Last year marked the tenth anniversary of Atrium European Real Estate’s presence in Poland. And for the leading owner, developer, manager and operator of shopping centers in Central and Eastern Europe, it was arguably its busiest year in the country to date. In 2018, Atrium spent almost €500 million in Warsaw alone, continuing its €300-million program of redeveloping and extending three major malls in the Polish capital, and acquiring a prime retail asset located in the very center of the city.
In the autumn of last year, the company completed the second phase of the extension and refurbishment of the Atrium Promenada shopping center in the Praga Południe district and opened a new 8,600-sqm section of the Atrium Targówek mall in the Targówek district. The Atrium Reduta center in the Ochota district also grew by an additional 4,000 sqm of leasable space, and in line with the latest global trends towards transforming shopping centers into meeting destinations, a couple of the company’s malls got new dining and entertainment areas.
Last but not least, in October 2018 Atrium finalized its acquisition of the Wars Sawa Junior retail center in downtown Warsaw from a fund managed by CBRE Global Investors. Valued at €301.5 million, it was one of the biggest investment deals in Poland last year. And the company is already planning further investments. “We will continue to be active in Poland, both on the redevelopment and investment side,” revealed Liad Barzilai, the CEO of Atrium European Real Estate.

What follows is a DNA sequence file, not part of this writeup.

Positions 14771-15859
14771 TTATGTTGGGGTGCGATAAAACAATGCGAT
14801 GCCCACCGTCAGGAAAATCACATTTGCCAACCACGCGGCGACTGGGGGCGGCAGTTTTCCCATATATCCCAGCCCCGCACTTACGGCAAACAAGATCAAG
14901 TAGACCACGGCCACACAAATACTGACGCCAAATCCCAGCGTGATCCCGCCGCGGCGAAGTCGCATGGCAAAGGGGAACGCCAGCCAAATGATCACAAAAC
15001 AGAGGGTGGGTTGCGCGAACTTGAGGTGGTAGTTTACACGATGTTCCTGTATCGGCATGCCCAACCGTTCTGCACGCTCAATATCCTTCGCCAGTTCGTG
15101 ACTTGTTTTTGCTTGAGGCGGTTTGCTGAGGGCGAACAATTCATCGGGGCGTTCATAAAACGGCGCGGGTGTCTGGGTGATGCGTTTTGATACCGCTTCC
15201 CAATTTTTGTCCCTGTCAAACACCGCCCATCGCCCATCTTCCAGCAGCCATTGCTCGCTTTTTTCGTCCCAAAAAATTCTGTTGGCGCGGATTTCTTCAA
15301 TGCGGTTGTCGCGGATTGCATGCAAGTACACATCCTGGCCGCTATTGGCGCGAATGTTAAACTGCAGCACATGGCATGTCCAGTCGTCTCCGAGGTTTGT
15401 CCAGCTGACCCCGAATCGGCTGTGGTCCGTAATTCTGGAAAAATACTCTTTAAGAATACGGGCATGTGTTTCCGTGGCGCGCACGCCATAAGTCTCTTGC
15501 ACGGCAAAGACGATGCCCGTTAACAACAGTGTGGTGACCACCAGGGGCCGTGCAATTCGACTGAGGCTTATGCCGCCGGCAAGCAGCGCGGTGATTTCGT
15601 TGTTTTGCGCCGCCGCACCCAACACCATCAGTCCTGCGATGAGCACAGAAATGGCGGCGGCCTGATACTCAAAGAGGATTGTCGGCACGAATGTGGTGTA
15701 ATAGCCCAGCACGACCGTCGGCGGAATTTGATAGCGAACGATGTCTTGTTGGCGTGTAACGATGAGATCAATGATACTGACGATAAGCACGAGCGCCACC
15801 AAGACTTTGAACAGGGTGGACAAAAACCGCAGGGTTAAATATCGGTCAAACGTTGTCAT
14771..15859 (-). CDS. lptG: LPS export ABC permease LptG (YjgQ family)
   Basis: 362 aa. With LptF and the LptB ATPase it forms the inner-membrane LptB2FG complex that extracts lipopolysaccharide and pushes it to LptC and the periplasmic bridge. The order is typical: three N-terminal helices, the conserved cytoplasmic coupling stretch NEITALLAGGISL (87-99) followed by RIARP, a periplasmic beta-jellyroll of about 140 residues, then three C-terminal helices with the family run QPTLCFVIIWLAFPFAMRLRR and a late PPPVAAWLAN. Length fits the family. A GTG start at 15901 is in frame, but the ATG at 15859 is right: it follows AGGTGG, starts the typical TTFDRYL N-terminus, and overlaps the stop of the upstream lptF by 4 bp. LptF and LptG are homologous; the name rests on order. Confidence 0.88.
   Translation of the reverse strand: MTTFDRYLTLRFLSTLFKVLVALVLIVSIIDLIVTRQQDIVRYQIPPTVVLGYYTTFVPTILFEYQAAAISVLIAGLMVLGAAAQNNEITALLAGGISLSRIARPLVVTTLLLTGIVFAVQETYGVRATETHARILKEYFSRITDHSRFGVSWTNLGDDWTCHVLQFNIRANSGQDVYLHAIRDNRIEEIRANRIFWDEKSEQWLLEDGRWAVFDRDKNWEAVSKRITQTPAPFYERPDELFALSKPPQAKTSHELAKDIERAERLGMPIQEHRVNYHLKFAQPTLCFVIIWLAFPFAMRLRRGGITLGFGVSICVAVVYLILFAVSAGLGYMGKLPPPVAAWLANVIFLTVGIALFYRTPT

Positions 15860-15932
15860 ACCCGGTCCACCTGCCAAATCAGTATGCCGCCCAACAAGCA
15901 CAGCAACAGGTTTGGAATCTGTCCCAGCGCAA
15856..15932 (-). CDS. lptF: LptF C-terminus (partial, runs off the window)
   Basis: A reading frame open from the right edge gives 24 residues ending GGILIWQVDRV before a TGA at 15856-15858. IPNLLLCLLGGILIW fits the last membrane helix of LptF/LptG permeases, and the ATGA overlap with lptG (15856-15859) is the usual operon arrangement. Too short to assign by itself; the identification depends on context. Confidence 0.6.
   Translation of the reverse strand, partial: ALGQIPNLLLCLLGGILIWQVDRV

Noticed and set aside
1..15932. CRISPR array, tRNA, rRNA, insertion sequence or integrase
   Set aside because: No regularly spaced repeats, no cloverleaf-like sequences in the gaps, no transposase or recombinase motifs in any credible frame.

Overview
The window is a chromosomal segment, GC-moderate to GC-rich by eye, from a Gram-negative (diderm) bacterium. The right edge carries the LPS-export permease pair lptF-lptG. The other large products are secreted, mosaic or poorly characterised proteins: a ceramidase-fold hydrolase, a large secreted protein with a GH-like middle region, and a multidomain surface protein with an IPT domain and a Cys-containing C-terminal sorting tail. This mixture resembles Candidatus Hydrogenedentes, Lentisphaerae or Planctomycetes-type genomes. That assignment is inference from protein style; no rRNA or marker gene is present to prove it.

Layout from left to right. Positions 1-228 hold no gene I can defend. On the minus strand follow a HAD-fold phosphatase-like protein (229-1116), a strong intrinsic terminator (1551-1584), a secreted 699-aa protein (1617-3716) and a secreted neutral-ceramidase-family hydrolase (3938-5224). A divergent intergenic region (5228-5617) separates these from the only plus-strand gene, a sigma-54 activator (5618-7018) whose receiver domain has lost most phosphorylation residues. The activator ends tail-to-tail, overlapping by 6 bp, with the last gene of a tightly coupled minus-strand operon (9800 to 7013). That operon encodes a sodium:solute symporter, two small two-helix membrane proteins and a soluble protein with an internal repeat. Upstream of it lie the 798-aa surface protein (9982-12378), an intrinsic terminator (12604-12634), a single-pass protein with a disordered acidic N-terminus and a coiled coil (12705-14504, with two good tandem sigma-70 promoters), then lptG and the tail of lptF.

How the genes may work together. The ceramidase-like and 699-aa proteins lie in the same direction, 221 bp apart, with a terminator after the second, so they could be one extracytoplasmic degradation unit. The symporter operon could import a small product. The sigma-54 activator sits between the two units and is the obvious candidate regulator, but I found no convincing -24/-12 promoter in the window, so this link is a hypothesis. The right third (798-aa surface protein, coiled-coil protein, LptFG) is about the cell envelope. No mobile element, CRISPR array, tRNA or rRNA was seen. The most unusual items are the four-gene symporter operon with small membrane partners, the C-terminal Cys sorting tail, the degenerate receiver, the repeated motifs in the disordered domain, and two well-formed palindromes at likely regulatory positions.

Atrium’s Central and Eastern European portfolio currently consists of 34 properties: a total of almost one million sqm of retail space valued at a combined €2.9 billion. While the company is present in Poland, the Czech Republic, Slovakia and Russia, its business strategy involves a focus on the former two countries, with Poland and the Czech Republic already accounting for 84 percent of its portfolio. Poland’s share in the portfolio increased from 55 percent in 2014 to 66 percent in 2018.
Last year Atrium announced its exit from Hungary (where it sold 20 small retail assets) and Romania (where it offloaded one major shopping mall), which allowed the company to raise capital for the Wars Sawa Junior acquisition in Warsaw. Between 2014 and 2018, the Polish capital’s share in Atrium’s portfolio grew from 20 percent to 29 percent. It is cities like Warsaw and Prague – locations that stand out due to their strong demographics and growing purchasing power – that Atrium believes in, Barzilai explained.
In the coming years, the company will focus on large cities, where – following the worldwide trend of urbanization – more and more people now live and work. Atrium concentrates on large shopping centers that are dominant in their catchment areas, and the average size of assets in Atrium’s portfolio almost tripled between 2014 and 2018, Barzilai said. He added that the company will continue to modernize and extend its top assets in the near future.
'RETAIL IS NOT DEAD'